flee

flee

Sunday, 8 October 2017

A Day of Dries

This week I finally found time to get some tackle made in preparation for the Grayling season, with a couple of floats finished off, a couple of furled leader indicators made up and some flees tied.







A mixture of point nymphs and droppers













Flees & Floats with a couple of furled leader indicators, as this year I plan to give the trotting rod some daylight unlike last year when it never seen the river once.








After a hectic week at work and some intense negotiations with my boss over work load, I was in desperate need of some me time. I had all intentions of going along to the annual Grayling day held each year in Wensleydale and catch up with old friends but today was just one of those days where I needed to be alone and have some me time, so rising early I headed up another Dale for the first time this year in search of the Grayling.

I retired a couple of trusty friends yesterday in the way of my simms 4 seasons old wading boots, they have finally given up the ghost but after 4 seasons I think they have ran their course and I only hope the new set lasts as long as the old ones.



The river over the last couple of days has been up in spate and running off again only to be topped straight back up again so I knew it was high and most probably running with a colour in it.

Sure enough on reaching my starting point my suspicions were confirmed a large water with a lot of colour in it but undeterred I scoped out a place where I suspected a few fish would be lying. About 20 minutes into the session and the first fish of the day sent the indicator to a standstill,  but it wasn't what I was looking for instead it was a heavy with milt trout around 2.5lbs which was released immediately to carry on its breeding.

Moving down the pool I intercepted another 4 trout smaller in size and all released immediately, so I decided to move away as the trout seem to be in residence more than the Grayling.




Sitting on the bank looking at my intended pool to fish next, I noticed a few olives hatching, followed by a few more, the heat from the sun was starting a hatch and a few fish were moving on them almost immediately.







After 10 minutes of watching Grayling rising freely to the olives I decided to switch over to upstream dry fly, as there is no nicer way to take grayling than on the dry fly in my opinion.


2nd cast upstream and my fly was sipped down by a small Grayling. At least I knew my little CDC olive was working.





The next 30 minutes consisted of casting upstream to have the fly sipped down by a rising Grayling and soon I had over 30 Grayling & a couple of small trout cross my fingers, all around this size which was absolutely great fun on the dry fly.





The olives continued to hatch so I decided to head upstream to the next long pool and see if I could find any larger fish, almost immediately the fly was intercepted with this slightly larger fish.







More of the familiar sized fish took the dry and  it was turning out to be a great day on the dry fly, nothing large in size but who cares when they are rising freely and it was giving me plenty of great sport on the 3#.






A few larger trout made an appearance amongst the Grayling and like the earlier one were well advanced into their spawning regime, but the Grayling were now more abundant than the trout, with the odd slightly better sized fish making an appearance.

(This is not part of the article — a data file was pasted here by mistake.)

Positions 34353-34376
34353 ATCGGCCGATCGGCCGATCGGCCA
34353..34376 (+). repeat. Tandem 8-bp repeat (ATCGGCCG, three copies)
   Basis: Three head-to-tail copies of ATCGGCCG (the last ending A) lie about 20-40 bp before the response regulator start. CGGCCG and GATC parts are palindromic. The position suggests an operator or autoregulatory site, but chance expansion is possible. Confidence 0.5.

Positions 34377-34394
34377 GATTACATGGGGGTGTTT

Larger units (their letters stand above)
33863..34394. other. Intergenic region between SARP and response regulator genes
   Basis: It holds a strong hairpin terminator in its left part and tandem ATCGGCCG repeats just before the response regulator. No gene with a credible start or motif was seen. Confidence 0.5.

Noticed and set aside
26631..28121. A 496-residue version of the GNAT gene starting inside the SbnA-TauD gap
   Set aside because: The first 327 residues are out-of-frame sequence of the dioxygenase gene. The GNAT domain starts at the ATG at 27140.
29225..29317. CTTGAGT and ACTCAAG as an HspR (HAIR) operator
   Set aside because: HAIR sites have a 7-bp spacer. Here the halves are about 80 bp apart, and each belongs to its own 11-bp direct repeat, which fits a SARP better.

I reached my finishing point and sat on the bank in the warm sunshine taking a few moments before heading back to the car, when I seen this fungi taking refuge at the base of the tree.







The day which I thought was going to be a difficult day chucking nymphs along the riverbed to try & seek out fish had turned into a day of great sport on the dry fly with over 80 grayling caught in the few hours I was out and a few trout which although were advanced in their spawning regime were still golden in colour.


I took a walk past the blackthorn bushes on my way back to the car to see if they were in fruit and confirmed a thought I had...
Last year the bushes I was stood beside were laden in fruit with over 8lbs picked in less than an hour and the ones I frequent further down the Dale were bare, this year the roles are reversed and these bushes are bare, all bar one sloe which I found tucked away and the bushes further down the Dale were heavy in fruit as I picked them last weekend so my suspicions that these Blackthorn bushes only bare fruit on a 2 year cycle was confirmed, Im unsure about elsewhere but certainly in these neck of the woods they only bare fruit every other year.

Making way way back to the car I passed by the old derelict farm, still stood proud. There was rumours it was going to be renovated back into a working farm but not this year thats for sure.




4 comments:

  1. George a nice time decompressing....
    Do you use the centerpin on your grayling outings? If you do how long is the rod?

    ReplyDelete
    Replies
    1. Hi Alan, I only use centrepin reels I haven't used a fixed spool reel in any trotting I've done since being a young lad.
      It varies depending on what mood Im in, I've got 15ft & 13ft trotting rods made of carbon but for some odd reason I always favour one of the 10ft split cane trotting rods I have. Just more pleasure in matching a centrepin with a cane rod.

      Delete
  2. Really need to investigate furled leaders and there uses for 2018

    ReplyDelete
    Replies
    1. No finer presentation with a dry fly, turn over is 2nd to none.

      Delete

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